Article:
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Conservation and Society
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Conservation and Society
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Year : 2004  |  Volume : 2  |  Issue : 2  |  Page : 468-471

Book Review 4

Independent Researcher, B 1/179 Janakpuri, New Delhi, India

Correspondence Address:
Sudha Vasan
Independent Researcher, B 1/179 Janakpuri, New Delhi
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Source of Support: None, Conflict of Interest: None

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Date of Web Publication18-Jul-2009

How to cite this article:
Vasan S. Book Review 4. Conservat Soc 2004;2:468-71

How to cite this URL:
Vasan S. Book Review 4. Conservat Soc [serial online] 2004 [cited 2023 Jun 6];2:468-71. Available from: https://www.conservationandsociety.org.in//text.asp?2004/2/2/468/55828

Arun Agrawal and Clark C. Gibson (eds), Communities and the Environment: Ethnicity, Gender, and the State in Community-based Conservation. New Brunswick, NJ, and London: Rutgers University Press, 2001, 232 pp., $23. ISBN: 081352914X.

Three features of community that have formed the cornerstones of the literature supporting community-based conservation policy.community as a small spatial unit, as a homogeneous social structure, and as common interests and shared norms.are systematically deconstructed in the book under review. The editors of the collection, Arun Agrawal and Clark Gibson, trace the conceptual genealogy of .community. going back to the nineteenth and early twentieth century. They argue that the emergence of community as a panacea for conservation policy rests on a history of revisionism, where images of pristine and innocent primitives give way to despoiling communities, which in recent times have emerged as conservation champions. Challenging the uncritical and romantic images of community in conservation policy circles, the editors argue the need for a focus instead on actors, processes and institutions.

The construction or the imagining of community in state policy is an important theme in several chapters. Melanie Hughes McDermott discusses how the state creates a particular form of community through a resource management policy. The Certificate of Ancestral Domain Claim (CADC) policy in the Philippines defined community as a homogenous unit, territorially and socially bound, that has always existed in an ecologically harmonious balance. The state policy created an incentive for groups of co-residents in Kayasan to define themselves in this way, and convert the symbolic resource of indigenous identity into material and political resources. In spite of the differences between state definitions of community and existing reality, McDermott concludes that community does matter. The factors constraining CADC efforts have more to do with the lack of change in relations of resource access and control than merely how community is defined. Bettina Ng.wena also highlights the importance of agency in strategic claims to different identities and community. A discussion of land inheritance disputes among the Digo of Kenya brings out the overlapping nature of divisions within a community. Kinship and gender relations, categorisation and identification of people and communities are dynamically constructed and reconstructed, supported variously through reference to competing systems of law such as customary, Islamic and statutory. 'The ever changing nature of community belonging,' she argues, 'necessitates a fluid concept of community rather than a concept that tries to tie communities down to specific forms. (p. 133).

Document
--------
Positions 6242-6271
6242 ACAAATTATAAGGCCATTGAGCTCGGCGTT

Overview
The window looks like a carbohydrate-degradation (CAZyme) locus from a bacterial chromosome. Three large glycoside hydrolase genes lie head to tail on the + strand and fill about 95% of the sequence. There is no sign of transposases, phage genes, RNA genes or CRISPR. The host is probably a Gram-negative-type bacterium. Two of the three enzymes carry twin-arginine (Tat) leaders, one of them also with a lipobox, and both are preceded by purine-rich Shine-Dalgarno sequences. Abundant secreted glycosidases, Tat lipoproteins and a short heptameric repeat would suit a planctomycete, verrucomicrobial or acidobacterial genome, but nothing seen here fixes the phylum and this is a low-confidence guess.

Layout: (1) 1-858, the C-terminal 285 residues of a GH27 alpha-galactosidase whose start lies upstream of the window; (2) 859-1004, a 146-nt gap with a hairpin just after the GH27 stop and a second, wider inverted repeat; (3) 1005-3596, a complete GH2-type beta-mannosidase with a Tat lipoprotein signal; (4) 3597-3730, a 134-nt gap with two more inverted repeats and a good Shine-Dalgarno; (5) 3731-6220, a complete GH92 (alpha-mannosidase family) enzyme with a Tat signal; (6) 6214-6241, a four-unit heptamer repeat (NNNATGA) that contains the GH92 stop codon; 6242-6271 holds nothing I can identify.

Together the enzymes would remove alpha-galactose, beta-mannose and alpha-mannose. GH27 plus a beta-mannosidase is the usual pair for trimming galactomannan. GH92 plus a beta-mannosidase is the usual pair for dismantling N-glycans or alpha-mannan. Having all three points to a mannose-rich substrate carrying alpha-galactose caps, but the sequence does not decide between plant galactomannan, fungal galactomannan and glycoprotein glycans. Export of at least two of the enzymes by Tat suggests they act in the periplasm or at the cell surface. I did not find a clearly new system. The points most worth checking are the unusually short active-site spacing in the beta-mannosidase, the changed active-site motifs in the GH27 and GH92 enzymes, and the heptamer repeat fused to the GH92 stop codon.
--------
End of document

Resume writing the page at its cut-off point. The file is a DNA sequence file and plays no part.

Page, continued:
Sara Singleton's discussion of Pacific north-west salmon fisheries again shows the 'crosscutting nature of social identity and the dynamic process through which social identities are formed and reconstituted. (p. 152). The unique nature of the large trans-boundary ecosystem managed here, the diversity of interests and stakeholders involved, and the dynamic relationships of conflict and cooperation between them throws up diverse challenges to community management of common resources. Both state and local groups bring their particular strengths and weaknesses in this case, and both conflict and cooperation are perennial features of the process through which groups attempt to manage these resources.

Tanya Li's 'boundary work' is another essay on the construction of community that implicates both governments and local people in the creation of this rhetoric. The lingsos, she argues, was created among the Lauje people of Sulawesi as a new form of community at a conjuncture when official planners and mountain dwellers saw their respective interests served by increased cooperation under the rubric of 'development'. Significantly, all four essays implicate local people along with the state, although to varying degrees, in the creation or sustenance of particular images of community.